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NICK ALM: DERIVED FROM EMPATHY

One day, I literally stumbled upon Nick Alm’s website http://www.nickalm.com/ and I immediately knew I had to chat with him. His work is so classical and elegant yet he injects it with humor and a little naughtiness. That’s the first thing I asked him when he agreed to chat with me, but first …

“… Art is like a playground for the subconscious. Almost everything you've experienced in life will leave a mark in your memory bank and the perfect way to process this bank is by practicing art ...”  

MICHAEL: Your work is stunning. It's, classical, elegant and timeless. Yet I notice that you like creating questions in your work. You paint beautiful scenes where something is slightly askew or off base. Why do you do this?

NICK: Thanks. We all want to see what’s beneath the shiny surface. We are not perfect and that makes us more interesting. Has a movie ever been made where everything is perfect and everyone does the right thing? If so, I wouldn’t like to see it. This inclination is not about mocking humanity, but I guess it’s rather derived from empathy.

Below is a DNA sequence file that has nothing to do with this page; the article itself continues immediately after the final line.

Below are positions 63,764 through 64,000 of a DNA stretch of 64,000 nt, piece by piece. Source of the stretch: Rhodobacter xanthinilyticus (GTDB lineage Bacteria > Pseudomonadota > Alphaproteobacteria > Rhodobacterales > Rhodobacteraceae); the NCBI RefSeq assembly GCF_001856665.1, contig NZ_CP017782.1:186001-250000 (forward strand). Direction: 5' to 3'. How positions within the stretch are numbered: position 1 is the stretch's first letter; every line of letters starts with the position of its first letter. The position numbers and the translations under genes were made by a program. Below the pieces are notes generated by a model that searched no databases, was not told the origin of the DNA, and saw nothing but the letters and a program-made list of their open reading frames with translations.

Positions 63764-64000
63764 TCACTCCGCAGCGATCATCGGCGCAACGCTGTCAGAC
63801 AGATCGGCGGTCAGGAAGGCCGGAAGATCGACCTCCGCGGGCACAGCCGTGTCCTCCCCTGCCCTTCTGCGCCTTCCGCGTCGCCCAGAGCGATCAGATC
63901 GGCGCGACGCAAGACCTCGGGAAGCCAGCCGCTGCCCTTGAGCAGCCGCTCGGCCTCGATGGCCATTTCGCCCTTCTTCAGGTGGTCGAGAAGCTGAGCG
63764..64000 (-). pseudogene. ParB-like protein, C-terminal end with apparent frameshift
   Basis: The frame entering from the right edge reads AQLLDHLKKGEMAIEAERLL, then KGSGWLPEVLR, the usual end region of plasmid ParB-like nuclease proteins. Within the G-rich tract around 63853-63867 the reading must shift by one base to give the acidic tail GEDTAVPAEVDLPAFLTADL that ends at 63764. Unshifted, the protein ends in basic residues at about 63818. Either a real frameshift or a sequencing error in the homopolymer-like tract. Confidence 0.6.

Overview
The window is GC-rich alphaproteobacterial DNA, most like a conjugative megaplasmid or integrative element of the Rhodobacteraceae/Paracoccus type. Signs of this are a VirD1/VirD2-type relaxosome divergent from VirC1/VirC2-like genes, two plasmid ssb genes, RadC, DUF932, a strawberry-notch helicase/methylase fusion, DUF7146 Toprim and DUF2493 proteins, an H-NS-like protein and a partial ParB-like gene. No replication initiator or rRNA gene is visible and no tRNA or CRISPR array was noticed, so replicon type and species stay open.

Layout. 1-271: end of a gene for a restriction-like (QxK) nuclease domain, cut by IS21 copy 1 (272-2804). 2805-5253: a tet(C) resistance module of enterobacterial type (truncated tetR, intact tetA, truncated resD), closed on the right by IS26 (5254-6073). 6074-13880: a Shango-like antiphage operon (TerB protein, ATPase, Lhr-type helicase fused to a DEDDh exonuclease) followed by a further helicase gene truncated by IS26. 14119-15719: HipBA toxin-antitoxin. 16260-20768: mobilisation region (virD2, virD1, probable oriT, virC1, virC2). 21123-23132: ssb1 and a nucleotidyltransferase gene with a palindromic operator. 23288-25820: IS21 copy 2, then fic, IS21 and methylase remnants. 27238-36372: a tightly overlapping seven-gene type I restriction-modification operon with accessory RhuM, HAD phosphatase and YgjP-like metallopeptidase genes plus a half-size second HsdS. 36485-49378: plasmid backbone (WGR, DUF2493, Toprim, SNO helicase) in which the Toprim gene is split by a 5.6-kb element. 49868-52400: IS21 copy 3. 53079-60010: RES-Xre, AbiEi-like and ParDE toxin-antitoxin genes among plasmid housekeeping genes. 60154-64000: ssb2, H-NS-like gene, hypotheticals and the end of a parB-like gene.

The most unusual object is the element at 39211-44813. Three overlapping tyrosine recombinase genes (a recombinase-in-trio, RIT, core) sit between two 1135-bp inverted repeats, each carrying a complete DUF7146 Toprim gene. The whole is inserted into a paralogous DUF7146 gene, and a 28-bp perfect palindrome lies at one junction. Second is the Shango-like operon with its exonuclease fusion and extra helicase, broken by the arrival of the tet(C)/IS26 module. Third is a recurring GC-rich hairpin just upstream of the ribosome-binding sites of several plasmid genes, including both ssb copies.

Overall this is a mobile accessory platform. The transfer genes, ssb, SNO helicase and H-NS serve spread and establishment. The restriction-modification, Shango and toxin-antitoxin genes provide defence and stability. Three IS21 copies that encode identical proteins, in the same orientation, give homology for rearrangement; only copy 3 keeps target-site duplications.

MICHAEL: Derived from empathy? Very interesting. Are you saying that when you're painting, you feel a sense of empathy and love for your subjects? What is going on in your mind and heart while you're painting? 

NICK: I sure do. Isn't that why figurative painting is so strong? As soon as the shapes have taken form, I start relating to the subject, letting my response guide me through the rest of the process.

MICHAEL: When you start a painting, do you start out with an idea of what you want to paint ... or do you just let your hands guide you? How does your process work? Is it emotional, intellectual or spiritual? What are your inspirations?

NICK: I always have an idea in mind before I apply the paint, but it will more or less change during the process. The more peripheral and secondary the parts of the composition are, the more likely they are to be altered. 

It often starts with a pencil scribble to get a basic idea of the composition. If it’s a complex kind, I might take photo references and develop it further in Photoshop. Once this is done, I will put the basic elements on the canvas. Then the real painting begins, from photos or directly from life or in a combination. All those aspects that you’re talking about will be switching back and forth during the process.